Until a few years ago, fine-jewelry maker Miansai sold most of its accessories wholesale to high-end retail department stores. As with many other brands and retailers, Miansai witnessed firsthand the decline of brick-and-mortar stores, and how they can’t compete with the convenience and variety of online shopping. To survive this brave new world, Miansai had to look for new channels of revenue, changing its business operations to support more direct-to-consumer sales, while simultaneously being able to deliver its goods more efficiently.
This omnichannel strategy isn't new. Brands like Miansai and Stio that execute it effectively have found ways of doing more with less, automating processes across applications with minimal staff needed to build and maintain these systems. This strategy involves choosing best-of-breed applications while trying all the business processes and moving data across these applications via an integration platform, or iPaaS.
Moving Orders Across Systems
Many retailers use multiple systems to manage, track, invoice and ship orders. If these systems aren't integrated and working together, there would be a fair amount of manual work necessary to perform basic tasks. The manual activities might be manageable when selling mostly wholesale, but once a brand expands to selling through its own retail stores and website, the complexity increases. Cumbersome manual processes used to manage orders, fulfillment, inventory and returns are no longer sustainable.
This is where an iPaaS really shines. iPaaS is a cloud-based platform that provides data, process and application integrations that easily connect web stores, marketplaces, ERP, CRM and other systems. IPaaS automates the sharing of data between systems, so they can accurately provide your business, partners and customers with the information they rely on — and demand.
Reducing Reliance on Operations
Along with standardizing how orders move across systems in the value chain, leveraging a platform makes it easier to build this automation without needing to rely heavily on expensive operational teams, as they provide an interface much easier than building one yourself. For example, iPaaS integrations are easy to monitor. By providing visibility into the integration, business leaders can quickly view and troubleshoot errors. Easy-to-read dashboards provide information that allows users to quickly determine if an error is business critical, enabling decision makers to prioritize the most important issues immediately.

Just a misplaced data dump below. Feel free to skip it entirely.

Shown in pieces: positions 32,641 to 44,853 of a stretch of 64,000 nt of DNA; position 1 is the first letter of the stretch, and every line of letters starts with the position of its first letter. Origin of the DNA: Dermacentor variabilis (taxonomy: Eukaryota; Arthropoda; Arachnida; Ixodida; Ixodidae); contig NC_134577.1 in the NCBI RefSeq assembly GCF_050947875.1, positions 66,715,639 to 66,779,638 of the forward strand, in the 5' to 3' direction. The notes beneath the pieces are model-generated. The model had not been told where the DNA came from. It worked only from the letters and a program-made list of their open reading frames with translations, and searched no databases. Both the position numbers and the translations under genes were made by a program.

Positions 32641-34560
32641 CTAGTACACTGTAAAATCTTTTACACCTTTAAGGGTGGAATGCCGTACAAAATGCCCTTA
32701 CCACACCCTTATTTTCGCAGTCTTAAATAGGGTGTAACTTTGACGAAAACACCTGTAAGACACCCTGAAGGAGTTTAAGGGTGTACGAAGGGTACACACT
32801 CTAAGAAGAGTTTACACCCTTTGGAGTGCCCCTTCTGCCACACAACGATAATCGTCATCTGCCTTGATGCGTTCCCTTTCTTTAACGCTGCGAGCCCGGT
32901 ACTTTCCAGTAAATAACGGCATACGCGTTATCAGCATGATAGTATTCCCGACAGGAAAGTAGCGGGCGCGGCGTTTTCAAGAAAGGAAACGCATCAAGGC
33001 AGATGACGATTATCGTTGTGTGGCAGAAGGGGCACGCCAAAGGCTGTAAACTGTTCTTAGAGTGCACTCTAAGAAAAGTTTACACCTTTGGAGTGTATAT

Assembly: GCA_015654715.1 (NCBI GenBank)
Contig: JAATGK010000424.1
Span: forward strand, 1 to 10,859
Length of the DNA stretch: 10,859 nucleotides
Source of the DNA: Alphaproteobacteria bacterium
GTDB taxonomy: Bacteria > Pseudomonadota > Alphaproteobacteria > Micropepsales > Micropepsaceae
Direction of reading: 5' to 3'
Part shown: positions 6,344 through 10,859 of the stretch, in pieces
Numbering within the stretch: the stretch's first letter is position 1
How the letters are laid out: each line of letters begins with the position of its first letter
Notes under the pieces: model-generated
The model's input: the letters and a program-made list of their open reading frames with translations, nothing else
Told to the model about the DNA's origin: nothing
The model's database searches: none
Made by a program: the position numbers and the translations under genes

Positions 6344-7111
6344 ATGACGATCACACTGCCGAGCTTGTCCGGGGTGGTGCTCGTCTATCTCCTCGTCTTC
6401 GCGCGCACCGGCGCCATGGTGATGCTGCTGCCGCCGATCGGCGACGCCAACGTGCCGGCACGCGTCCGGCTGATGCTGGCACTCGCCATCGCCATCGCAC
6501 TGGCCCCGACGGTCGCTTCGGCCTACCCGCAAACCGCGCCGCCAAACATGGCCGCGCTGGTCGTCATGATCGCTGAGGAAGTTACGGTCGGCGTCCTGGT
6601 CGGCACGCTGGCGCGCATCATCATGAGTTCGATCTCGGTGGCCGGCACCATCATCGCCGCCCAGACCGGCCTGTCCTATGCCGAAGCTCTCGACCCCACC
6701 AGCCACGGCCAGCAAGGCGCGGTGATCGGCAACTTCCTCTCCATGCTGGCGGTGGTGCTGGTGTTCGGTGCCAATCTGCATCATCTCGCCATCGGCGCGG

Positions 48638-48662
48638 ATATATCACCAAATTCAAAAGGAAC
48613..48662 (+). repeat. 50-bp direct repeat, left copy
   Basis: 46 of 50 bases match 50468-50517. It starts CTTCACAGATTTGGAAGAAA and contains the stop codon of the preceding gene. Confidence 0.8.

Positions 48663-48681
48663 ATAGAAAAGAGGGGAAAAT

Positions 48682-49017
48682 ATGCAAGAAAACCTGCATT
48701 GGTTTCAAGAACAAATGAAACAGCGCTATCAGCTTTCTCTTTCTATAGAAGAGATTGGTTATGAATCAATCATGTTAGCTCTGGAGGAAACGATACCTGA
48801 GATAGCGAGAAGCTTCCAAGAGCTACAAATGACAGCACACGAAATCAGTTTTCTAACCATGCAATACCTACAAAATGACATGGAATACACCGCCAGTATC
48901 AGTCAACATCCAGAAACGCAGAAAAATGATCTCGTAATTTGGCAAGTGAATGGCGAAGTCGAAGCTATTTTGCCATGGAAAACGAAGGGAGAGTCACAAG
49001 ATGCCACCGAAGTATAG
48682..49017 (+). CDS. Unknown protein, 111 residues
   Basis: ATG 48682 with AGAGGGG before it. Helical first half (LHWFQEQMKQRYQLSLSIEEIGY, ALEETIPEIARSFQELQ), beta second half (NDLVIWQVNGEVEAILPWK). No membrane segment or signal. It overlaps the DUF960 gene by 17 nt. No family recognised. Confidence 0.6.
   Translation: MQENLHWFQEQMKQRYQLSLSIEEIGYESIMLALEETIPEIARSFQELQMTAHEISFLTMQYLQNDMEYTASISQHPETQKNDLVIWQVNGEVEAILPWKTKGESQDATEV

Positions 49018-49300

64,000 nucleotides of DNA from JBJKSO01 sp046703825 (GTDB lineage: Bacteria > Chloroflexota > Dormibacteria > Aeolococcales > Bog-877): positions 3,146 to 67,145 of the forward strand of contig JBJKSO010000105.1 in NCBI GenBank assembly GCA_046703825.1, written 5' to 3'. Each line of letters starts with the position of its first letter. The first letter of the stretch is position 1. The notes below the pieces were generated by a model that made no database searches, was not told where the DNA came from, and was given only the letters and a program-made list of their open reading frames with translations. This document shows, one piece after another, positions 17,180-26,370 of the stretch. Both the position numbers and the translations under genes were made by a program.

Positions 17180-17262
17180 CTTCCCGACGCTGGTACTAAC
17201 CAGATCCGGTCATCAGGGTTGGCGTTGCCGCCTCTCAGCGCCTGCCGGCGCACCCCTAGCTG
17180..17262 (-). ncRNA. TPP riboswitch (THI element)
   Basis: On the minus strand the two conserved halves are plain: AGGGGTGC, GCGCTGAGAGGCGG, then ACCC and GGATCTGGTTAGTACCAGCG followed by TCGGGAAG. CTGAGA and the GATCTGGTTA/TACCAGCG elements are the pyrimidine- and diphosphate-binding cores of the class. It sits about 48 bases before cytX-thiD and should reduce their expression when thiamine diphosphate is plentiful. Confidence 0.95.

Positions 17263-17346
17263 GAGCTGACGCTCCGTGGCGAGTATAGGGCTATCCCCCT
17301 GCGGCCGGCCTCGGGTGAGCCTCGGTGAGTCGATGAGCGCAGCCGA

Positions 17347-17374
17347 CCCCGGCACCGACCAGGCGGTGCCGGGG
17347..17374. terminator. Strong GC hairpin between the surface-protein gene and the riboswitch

Speeding Up Processes
iPaaS integrations can be easily tailored for an individual business’ needs. These platforms are a much faster and more reliable option for connecting multiple systems vs. custom-built or point-to-point integrations. Furthermore, iPaaS integrations support many types of data flows, whether they're API-driven, a CSV file dropped on FTP sites, or EDI. And as business requirements change, or as threats and opportunities require swift adjustments, the platform makes it much easier to adjust processes on the fly.
Companies like Miansai and Stio are thriving in part because iPaaS platforms have been front-and-center in their omnichannel strategy. iPaaS integrations automate operations and decrease the need for manual processes. The result is reduced overhead costs, which allows businesses to reallocate data entry resources to more important tasks (e.g., market research and customer service), tasks that are vital for most businesses at any time of the year. Integration saves the time, money and resources retailers can’t afford to lose in this ever-growing competitive landscape.
Related story: Total Retail's 2019 Top 100 Omnichannel Retailers
Rico Andrade is vice president of marketing at Celigo. He oversees Celigo’s marketing organization, where he is responsible for the company’s brand, messaging, demand generation, outreach programs, events and communications.
Prior to joining Celigo, Rico was vice president of marketing at iCharts, significantly enhancing the company’s visibility and reputation inside the NetSuite ecosystem. He spent 13 years as the executive producer at Transvideo Studios, where he worked closely on marketing strategy with some of the biggest companies in Silicon Valley. In addition, Rico also ran his own consulting company, traveled the world teaching innovation and design as part of the Stanford d.school’s d.global initiative, and helped launch Unreasonable at Sea with the Unreasonable Group. Rico holds degrees in computer science and communication from Stanford University.